# Re: supermajority options

```On Tue, Nov 19, 2002 at 05:54:30PM -0500, Raul Miller wrote:
> [2] Discard the election if the winner doesn't meet supermajority.

This doesn't seem too bad, but ...

> Perhaps, if the ballot has nondefault options with differing supermajority
> ratios, immediately hold another election using only the options with
> a lesser supermajority ratio.  I'm leaning towards this at the moment.

with this addition, it has similar implications to [5].

> [3] (current draft) Only consider supermajority in terms of defeating
> the default option.  This gets a bit confusing to think about in the
> context of transitive defeats.
>
> [5] (Nov 16 and earlier drafts) Discard options which don't satisfy
> supermajority before considering transitive defeat.  This gets a bit
> confusing to think about in the context of transitive defeats.

This is aj's proposal, but to clarify, it also includes discarding
options that don't require supermajority, but are beaten by the
default.

Here is an example--which happens to be much less contrived than
most of those we've been throwing around.  A requires 2:1
supermajority, and sincere preferences are:

60 A B D
40 B A D

This is a win for A under all of the above methods.

Under aj's proposal, if partisans of A and B both reverse their
second choice, the election is a stalemate.  If everyone agrees
something must be done, it comes down to who will flinch first.
That is why I feel that approach gives too much power to the default
option.

You could improve things a bit by only discarding options requiring
supermajority.  At least then, only B's partisans can knock out A
early, causing B to win.  This seems to be what aj wants.  You might
support this if you feel we should generally try "normal" measures
before "extreme" measures, even if the extreme measures are more
popular than the normal.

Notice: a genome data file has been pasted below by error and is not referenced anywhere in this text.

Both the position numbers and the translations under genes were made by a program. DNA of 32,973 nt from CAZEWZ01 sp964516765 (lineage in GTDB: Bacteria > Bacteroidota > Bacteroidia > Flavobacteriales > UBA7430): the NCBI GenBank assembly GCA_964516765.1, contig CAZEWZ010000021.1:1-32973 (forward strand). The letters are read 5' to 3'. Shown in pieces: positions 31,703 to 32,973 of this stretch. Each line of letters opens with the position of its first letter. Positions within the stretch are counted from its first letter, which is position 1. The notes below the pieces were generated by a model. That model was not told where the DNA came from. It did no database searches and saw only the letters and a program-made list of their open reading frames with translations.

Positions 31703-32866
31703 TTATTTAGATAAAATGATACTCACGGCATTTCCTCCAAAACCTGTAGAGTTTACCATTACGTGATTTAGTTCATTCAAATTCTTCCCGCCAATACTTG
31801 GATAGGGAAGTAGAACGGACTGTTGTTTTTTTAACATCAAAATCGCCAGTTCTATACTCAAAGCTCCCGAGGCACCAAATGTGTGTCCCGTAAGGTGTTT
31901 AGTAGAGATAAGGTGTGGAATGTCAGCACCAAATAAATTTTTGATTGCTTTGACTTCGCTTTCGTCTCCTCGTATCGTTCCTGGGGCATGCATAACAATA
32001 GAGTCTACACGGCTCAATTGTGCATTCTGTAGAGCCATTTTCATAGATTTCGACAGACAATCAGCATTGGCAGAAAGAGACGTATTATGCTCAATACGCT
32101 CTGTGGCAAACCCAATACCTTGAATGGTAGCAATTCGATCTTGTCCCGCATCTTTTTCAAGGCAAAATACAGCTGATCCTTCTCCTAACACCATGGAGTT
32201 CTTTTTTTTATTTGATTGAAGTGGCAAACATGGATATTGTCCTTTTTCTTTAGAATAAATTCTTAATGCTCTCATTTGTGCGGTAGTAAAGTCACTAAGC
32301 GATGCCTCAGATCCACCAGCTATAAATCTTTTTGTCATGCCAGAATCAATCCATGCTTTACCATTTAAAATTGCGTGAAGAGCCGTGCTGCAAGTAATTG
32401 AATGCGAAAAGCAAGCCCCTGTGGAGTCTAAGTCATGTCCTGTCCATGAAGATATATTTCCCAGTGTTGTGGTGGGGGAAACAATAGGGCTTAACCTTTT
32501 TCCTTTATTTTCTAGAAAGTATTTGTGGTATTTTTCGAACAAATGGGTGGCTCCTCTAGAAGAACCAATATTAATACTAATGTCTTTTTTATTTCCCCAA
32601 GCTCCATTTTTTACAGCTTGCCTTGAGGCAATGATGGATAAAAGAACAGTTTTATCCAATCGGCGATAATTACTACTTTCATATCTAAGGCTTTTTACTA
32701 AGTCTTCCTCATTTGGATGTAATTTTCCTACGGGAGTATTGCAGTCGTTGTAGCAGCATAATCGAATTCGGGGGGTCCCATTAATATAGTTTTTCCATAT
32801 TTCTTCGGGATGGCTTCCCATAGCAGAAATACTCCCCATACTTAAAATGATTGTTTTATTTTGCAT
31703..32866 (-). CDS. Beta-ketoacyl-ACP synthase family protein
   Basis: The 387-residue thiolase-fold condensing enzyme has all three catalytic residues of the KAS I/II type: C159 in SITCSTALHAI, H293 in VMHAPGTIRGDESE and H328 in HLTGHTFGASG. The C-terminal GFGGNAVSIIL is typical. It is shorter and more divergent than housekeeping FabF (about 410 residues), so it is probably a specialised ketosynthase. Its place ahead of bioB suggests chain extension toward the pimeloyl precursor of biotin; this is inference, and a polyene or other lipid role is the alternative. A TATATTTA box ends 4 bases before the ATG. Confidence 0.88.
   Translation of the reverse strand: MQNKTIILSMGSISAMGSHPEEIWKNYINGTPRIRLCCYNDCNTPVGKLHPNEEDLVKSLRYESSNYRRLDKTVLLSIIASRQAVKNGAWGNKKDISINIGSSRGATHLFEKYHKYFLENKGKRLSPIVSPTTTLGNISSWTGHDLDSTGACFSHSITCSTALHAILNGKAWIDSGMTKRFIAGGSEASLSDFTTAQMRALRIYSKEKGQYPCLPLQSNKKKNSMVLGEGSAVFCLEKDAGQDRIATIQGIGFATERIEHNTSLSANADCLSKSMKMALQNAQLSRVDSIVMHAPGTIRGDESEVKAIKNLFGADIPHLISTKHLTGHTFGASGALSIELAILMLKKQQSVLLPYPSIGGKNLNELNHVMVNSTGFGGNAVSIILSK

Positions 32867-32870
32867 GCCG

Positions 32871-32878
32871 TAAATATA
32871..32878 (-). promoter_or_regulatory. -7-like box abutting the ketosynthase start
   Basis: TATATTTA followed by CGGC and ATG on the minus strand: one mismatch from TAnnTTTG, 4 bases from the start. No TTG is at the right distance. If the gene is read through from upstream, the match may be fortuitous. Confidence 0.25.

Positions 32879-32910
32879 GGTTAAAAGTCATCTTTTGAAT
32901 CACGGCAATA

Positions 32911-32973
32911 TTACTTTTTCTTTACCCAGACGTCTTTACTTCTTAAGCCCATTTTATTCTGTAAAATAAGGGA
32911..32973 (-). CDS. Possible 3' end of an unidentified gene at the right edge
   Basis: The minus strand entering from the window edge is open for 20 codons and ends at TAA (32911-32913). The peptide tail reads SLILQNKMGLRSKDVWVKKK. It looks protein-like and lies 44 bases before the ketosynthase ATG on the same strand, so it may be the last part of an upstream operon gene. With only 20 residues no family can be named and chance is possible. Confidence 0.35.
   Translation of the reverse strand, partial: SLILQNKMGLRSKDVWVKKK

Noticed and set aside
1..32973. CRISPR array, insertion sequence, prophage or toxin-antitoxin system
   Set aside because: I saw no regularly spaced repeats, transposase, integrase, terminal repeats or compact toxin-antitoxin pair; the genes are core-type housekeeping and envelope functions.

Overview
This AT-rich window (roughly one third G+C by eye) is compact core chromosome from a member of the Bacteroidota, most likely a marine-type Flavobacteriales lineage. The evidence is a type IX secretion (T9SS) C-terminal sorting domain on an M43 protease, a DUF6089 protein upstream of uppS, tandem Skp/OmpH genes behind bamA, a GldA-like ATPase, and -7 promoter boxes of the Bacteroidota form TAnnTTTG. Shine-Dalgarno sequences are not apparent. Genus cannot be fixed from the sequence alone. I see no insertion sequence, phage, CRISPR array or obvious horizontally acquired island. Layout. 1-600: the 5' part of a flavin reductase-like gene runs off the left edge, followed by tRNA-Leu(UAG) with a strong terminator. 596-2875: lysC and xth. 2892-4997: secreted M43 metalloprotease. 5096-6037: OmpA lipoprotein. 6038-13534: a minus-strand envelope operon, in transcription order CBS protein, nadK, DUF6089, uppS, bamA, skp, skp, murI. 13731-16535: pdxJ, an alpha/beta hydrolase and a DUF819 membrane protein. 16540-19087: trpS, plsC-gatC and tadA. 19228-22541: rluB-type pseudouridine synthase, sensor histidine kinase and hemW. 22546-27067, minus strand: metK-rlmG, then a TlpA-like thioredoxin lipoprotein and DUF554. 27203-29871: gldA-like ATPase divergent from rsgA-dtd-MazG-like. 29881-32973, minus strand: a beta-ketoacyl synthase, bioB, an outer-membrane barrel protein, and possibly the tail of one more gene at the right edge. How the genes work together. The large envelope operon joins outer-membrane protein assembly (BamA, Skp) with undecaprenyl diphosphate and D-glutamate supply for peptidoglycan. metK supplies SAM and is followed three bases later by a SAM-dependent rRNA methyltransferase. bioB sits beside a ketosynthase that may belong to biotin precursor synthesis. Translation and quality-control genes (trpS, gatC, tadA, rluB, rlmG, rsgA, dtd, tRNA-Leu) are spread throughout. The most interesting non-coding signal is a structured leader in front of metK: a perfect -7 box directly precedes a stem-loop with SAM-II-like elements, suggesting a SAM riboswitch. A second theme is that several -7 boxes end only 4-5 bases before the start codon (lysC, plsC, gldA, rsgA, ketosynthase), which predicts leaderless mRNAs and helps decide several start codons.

If, however, you feel that the more popular measure should win even
if it is "extreme", then the default option is still too powerful.
In fact, after thinking about the above example (consider what
happens when one or both groups reverse their second and third
choices), I think the current draft still gives too much power to
the default.  I would adjust it so that if an option fails to get
its required supermajority, the count preferring the supermajority
options should be divided by the supermajority ratio, rather than
the count preferring the default be multiplied.  (If an option does
get its supermajority, I think the could preferring the default
should still be multiplied.  I think.)

Consider, under the current draft, what happens if B's supporters
reverse A and D, and A's supporters defend by truncating:

60 A
40 B D A

Then

A > B (60, 40)
B > D (40, 0)
D > A (80, 60)

Because the D > A victory has been inflated, D wins.  Under straight
Condorcet/CSSD, this can't happen[1].  If instead we make my change,

A > B (60, 40)
B > D (40, 0)
D > A (40, 30)

And A wins.  In fact, A would win even without truncating.  So I
believe this is the most strategy-resistant approach.

Andrew

[1]  http://www.electionmethods.org/evaluation.htm :

Compliance with SDSC means that a majority never needs any more
than truncation strategy to defeat a particular candidate, even
when countering offensive order reversal by that candidate's
voters.

```